"Now if you are going to win any battle you have to do one thing. You have to make the mind run the body. Never let the body tell the mind what to do. The body will always give up. It is always tired in the morning, noon, and night. But the body is never tired if the mind is not tired." - George S. Patton

Monday, September 27, 2010

Running for More Than Great Looking Calf Muscles

One of the greatest things about being part of races, is knowing that not only is training and racing fun, but most races support a cause. There are also groups like Team in Training where you can train with a fun group of folks at no cost, and raise a certain dollar amount to go towards The Leukemia & Lymphoma Society. Groups like this are a great option.

I wanted to join a fund raising/training group earlier in the year when I was training for my half-marathon, but thought as a stay-at-home mom, I don't get a lot of exposure to anyone with income exceding say...$5.00 a week for allowance. I figured it might be kind of hard for me to raise a set dollar amount. Then my friend, Alissa showed me something.

Alissa Tucci's grandmother had a major stroke on September 21st, 2009. Life has never been the same for her entire family and she wanted to do something to help more families dealing with the effects of stroke and help fund it's research. Like me, Alissa is a stay-at-home mom and on a pretty tight budget. She decided on her own, in her grandmother's honor, to set up a website for people to donate to the American Stroke Association. She has set a personal goal of $1,000 and is trying to reach it before she runs her first ever half-marathon in Seattle this November.

For me, I think it's great to know there are options for people trying to raise money for their own personal causes, and set their own monetary goals. It's just something to think about for the next time you want to cross a finish line.

If you want to donate to Alissa's fundraiser just click here:
American Stroke Association

Friday, September 24, 2010

My Fifteen Minutes of Fame

So if you are cruising by your local newsstand and pass by a Fitness Magazine with a picture of a hot brunette on the cover in a bikini, that's me! Okay... I'm lying... but if you open up the magazine and turn to page 18 I am featured in the "I did it" column! It's funny because I still won't feel like I've done it, until I cross the finish line after 26.2 miles, but apparently to some people 13.1 miles are just as exciting! Here is a picture of the little article and I've attached my original interview with the folks over there at Fitness! :)


What inspired you to start your journey towards a healthier lifestyle?
Well, firstly, I was tired. Tired of being fat, tired of being depressed, and tired of being tired. At 25 years old, I literally had given up on myself because I was so focused on my family and thought I didn't matter anymore. About the time I set up an appointment with my doctor to get back on anti-depressants, I came across a picture of an old high school friend. She just had her second son, and looked happier and healthier than she did when we were 16. Her facebook photos were full of pictures of her crossing finish lines and holding medals. That got the wheels turning.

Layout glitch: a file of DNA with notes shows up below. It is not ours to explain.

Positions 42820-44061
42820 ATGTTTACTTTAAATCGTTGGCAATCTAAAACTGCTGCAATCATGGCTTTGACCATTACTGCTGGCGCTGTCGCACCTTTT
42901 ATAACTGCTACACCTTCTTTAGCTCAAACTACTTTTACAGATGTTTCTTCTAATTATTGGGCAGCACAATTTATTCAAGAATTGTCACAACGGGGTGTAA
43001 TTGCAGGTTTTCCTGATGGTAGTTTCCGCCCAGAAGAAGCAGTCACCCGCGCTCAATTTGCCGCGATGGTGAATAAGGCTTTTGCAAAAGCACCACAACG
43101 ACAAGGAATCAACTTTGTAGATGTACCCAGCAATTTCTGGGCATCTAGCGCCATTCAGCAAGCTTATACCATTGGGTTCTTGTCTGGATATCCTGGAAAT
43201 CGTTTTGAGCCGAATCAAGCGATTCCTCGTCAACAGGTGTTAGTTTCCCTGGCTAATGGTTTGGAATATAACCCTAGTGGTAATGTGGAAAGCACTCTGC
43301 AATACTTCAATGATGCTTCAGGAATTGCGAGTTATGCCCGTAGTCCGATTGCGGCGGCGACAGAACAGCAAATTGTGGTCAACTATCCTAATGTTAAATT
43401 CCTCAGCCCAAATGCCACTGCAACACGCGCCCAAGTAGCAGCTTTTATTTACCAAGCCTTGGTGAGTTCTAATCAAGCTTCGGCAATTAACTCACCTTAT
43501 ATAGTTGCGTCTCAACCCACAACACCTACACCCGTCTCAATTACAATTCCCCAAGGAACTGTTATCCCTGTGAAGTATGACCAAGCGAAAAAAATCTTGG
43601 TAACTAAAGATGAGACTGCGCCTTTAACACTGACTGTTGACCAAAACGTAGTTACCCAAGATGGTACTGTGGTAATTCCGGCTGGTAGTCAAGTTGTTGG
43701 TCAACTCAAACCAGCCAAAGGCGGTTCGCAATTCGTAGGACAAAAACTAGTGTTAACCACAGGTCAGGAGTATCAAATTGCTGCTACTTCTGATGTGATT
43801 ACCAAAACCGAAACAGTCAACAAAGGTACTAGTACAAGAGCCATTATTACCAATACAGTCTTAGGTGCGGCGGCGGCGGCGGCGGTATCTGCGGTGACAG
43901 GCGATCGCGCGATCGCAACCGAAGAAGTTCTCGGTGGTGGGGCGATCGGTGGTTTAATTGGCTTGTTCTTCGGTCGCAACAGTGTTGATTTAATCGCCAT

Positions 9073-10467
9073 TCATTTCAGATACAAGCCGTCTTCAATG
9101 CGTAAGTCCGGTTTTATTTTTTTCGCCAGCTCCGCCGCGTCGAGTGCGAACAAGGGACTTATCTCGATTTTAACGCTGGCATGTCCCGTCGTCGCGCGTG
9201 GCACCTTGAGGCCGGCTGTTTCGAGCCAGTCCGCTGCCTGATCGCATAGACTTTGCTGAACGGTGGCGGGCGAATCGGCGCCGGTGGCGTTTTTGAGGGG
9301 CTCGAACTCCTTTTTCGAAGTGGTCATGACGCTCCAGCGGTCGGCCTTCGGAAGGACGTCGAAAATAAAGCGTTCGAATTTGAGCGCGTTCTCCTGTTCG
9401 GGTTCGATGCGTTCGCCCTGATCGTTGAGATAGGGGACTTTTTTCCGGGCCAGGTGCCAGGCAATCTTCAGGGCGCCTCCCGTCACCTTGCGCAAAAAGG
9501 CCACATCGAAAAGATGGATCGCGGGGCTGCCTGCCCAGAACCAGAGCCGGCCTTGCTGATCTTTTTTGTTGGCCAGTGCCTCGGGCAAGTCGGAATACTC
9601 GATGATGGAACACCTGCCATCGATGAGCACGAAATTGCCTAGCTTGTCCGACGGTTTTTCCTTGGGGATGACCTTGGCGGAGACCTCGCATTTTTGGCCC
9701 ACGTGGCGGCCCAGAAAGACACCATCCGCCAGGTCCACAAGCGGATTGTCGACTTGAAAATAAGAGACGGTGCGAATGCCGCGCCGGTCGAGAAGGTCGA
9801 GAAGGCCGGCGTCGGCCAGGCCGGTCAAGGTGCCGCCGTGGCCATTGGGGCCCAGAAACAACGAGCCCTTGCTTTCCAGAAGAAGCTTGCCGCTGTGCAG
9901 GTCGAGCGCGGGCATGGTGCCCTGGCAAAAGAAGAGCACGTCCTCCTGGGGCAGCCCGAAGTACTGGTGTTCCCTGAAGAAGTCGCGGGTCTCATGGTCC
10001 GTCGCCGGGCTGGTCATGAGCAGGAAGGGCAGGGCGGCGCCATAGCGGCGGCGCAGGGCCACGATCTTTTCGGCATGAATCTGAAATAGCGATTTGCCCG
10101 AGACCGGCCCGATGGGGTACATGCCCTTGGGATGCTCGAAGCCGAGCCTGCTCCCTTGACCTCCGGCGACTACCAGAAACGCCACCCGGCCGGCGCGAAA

How many kids have you had? Did you previously bounce back quickly after having your children?
I have had 3 kids, ages 6,3 and 8 months old. I don't even know what "bounce back" means. There was no bouncing back. With my first daughter I went from a lean 135 lbs to over 200lbs. With Tae Bo and calorie counting, over a year I lost most of it.. only to gain it back, lose some, gain it back, lose some.. etc. After my second daughter, I had terrible post partum depression and I think I only lost 20 lbs of that weight before getting pregnant again with my son a few years later. With him I tipped the scales at close to 230 lbs. I'm only 5'6. I started what I call "the change" two months after having him.

Had you tried to run long distances in the past?
Never. I honestly don't think I had ever run further than 6 consecutive blocks in a row before I started training. I remember the first time I ran a full mile without stopping. I could barely walk afterwards, but my sense of pride was immeasurable. Even in high school, I ate Taco bell and only did the required aerobics class to some how keep my figure.

What effects did your running and weight loss have on other parts of your life? (Such as on your family members)
Well, as someone who has suffered from depression, self doubt, and some less than supportive family members, at first it was mostly negative feedback. My husband was a little bit upset that I was changing the family's evening routine and he would have to prepare some dinners (on my long runs) or bathe the kids. One family member actually told me I was "too big" to run and it wasn't safe or healthy. I just kept my head up and kept trucking. Everyone started warming up to the idea as the pounds started rapidly dropping, and as the mileage was adding up. After I crossed the finish at my half marathon, I saw nothing but smiles and pride from my family. The best part was the look on my children's faces to see me cross, and my husband asking when the next race was, because he would also like to start training.

What was the most difficult part about the experience for you?